Dopamine gene methylation patterns are associated with obesity markers and carbohydrate intake

Autores: Ramos-Lopez, O.; Riezu Boj, José Ignacio; Milagro Yoldi, Fermín Ignacio; Martínez Hernández, Alfredo (Autor de correspondencia); MENA Project
Título de la revista: BRAIN AND BEHAVIOR
ISSN: 2162-3279
Volumen: 8
Número: 8
Fecha de publicación: 2018
Lugar: WOS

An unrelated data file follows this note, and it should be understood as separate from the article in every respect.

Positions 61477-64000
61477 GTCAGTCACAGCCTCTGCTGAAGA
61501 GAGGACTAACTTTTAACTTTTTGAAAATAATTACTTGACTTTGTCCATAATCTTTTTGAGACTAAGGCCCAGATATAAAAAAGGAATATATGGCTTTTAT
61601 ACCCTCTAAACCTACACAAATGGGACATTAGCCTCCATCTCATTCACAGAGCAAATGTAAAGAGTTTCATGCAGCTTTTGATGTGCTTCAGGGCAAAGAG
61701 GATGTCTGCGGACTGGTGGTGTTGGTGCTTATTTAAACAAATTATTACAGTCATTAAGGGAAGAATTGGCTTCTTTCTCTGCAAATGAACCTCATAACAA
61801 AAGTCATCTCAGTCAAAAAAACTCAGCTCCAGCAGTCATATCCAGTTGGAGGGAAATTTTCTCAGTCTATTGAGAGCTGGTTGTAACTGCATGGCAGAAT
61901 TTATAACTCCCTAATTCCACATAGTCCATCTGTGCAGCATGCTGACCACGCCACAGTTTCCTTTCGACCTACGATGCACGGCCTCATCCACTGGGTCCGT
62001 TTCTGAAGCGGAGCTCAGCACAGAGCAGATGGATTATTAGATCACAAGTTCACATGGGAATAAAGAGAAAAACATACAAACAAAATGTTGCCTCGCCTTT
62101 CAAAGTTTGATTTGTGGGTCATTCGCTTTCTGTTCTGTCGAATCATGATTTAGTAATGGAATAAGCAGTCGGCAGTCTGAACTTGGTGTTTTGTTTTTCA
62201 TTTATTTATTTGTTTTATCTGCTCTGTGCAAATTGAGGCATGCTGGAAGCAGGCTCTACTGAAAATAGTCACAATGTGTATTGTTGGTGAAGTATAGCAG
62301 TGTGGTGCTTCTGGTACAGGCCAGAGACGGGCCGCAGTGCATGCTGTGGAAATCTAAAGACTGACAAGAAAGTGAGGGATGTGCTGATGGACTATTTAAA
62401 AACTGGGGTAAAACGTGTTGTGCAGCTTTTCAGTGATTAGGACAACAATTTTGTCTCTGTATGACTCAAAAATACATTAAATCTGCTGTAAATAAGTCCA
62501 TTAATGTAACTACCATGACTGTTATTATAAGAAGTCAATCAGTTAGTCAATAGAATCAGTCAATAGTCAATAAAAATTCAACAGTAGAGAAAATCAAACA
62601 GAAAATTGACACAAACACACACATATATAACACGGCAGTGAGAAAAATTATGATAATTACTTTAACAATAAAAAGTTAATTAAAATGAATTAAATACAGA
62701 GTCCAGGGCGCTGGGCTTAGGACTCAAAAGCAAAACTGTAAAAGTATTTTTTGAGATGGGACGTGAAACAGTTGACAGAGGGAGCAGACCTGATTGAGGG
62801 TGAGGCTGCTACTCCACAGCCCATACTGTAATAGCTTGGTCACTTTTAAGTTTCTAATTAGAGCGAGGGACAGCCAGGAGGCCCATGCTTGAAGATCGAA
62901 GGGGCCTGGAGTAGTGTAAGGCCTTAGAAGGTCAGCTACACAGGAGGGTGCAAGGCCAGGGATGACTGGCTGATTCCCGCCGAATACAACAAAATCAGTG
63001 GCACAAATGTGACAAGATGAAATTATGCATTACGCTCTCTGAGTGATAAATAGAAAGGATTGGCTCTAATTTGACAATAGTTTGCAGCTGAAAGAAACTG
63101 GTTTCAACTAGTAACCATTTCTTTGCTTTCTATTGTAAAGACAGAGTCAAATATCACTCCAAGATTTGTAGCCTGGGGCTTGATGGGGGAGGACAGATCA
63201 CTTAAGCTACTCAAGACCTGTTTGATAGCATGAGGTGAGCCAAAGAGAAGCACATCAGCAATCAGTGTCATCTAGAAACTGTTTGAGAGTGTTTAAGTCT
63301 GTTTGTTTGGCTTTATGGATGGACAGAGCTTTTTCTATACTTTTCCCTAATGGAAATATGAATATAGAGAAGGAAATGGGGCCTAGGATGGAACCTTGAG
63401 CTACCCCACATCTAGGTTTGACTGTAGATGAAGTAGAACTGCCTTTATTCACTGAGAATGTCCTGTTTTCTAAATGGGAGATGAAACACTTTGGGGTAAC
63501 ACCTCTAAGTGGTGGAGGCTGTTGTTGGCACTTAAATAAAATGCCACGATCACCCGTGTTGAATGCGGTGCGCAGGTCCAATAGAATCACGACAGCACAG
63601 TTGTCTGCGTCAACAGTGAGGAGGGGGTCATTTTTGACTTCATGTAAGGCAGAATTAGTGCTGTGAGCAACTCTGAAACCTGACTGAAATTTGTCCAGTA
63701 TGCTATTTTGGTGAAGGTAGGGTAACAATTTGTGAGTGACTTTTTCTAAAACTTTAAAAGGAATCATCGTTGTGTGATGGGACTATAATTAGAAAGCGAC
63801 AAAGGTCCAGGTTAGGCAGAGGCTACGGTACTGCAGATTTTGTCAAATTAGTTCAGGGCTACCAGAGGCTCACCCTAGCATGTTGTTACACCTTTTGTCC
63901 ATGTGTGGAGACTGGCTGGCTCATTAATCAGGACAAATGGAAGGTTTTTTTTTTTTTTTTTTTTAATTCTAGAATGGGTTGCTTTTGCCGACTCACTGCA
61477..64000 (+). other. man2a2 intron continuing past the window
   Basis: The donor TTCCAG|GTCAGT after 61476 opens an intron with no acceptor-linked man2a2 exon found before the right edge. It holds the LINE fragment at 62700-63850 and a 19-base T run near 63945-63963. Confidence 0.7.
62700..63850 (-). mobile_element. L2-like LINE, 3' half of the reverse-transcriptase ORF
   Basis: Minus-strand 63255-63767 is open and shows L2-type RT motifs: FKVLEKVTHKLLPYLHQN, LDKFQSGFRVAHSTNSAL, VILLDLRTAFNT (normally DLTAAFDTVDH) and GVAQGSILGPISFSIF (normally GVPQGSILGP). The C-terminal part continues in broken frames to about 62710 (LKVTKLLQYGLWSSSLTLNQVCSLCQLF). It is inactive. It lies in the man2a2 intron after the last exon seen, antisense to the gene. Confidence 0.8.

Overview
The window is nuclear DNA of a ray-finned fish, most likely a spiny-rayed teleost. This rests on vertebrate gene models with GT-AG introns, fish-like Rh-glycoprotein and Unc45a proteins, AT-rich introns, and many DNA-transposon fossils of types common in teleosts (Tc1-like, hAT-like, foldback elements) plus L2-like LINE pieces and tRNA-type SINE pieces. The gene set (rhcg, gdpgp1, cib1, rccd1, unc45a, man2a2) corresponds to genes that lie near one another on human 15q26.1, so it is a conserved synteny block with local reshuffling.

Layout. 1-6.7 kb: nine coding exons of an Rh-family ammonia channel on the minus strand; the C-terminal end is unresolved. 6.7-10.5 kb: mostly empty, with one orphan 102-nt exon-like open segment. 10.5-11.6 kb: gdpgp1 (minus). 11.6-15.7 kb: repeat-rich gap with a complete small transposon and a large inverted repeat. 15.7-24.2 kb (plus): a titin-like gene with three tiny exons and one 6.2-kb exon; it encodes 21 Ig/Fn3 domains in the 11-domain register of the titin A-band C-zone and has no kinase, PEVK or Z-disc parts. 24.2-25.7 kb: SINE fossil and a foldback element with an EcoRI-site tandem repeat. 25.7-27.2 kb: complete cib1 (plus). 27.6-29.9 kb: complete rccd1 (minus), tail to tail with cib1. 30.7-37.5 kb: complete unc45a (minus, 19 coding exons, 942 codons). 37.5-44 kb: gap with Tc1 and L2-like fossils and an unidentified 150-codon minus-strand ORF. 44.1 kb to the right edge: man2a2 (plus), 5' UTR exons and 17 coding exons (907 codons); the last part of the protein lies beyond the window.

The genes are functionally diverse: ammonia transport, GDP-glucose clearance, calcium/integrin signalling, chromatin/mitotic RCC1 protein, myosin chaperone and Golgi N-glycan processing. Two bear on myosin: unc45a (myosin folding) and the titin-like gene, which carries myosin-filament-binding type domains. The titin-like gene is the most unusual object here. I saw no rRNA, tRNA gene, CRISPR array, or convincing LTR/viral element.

Introduction: Dopamine (DA) is a neurotransmitter that regulates the rewarding and motivational processes underlying food intake and eating behaviors. This study hypothesized associations of DNA methylation signatures at genes modulating DA signaling with obesity features, metabolic profiles, and dietary intake. Methods: An adult population within the Methyl Epigenome Network Association project was included (n = 473). DNA methylation levels in white blood cells were measured by microarray (450K). Differentially methylated genes were mapped within the dopaminergic synapse pathway using the KEGG reference database (map04728). Subsequently, network enrichment analyses were run in the pathDIP portal. Associations of methylation patterns with anthropometric markers of general (BMI) and abdominal obesity (waist circumference), the blood metabolic profile, and daily dietary intakes were screened. Results: After applying a correction for multiple comparisons, 12 CpG sites were strongly associated (p < 0.0001) with BMI: cg03489495 (ITPR3), cg22851378 (PPP2R2D), cg04021127 (PPP2R2D), cg22441882 (SLC18A1), cg03045635 (DRD5), cg23341970 (ITPR2), cg13051970 (DDC), cg08943004 (SLC6A3), cg20557710 (CACNA1C), cg24085522 (GNAL), cg16846691 (ITPR2), and cg09691393 (SLC6A3). Moreover, average methylation levels of these genes differed according to the presence or absence of abdominal obesity. Pathway analyses revealed a statistically significant contribution of the aforementioned genes to dopaminergic synapse transmission (p = 4.78E-08). Furthermore, SLC18A1 and SLC6A3 gene methylation signatures correlated with total energy (p < 0.001) and carbohydrate (p < 0.001) intakes. Conclusions: The results of this investigation reveal that methylation status on DA signaling genes may underlie epigenetic mechanisms contributing to carbohydrate and calorie consumption and fat deposition.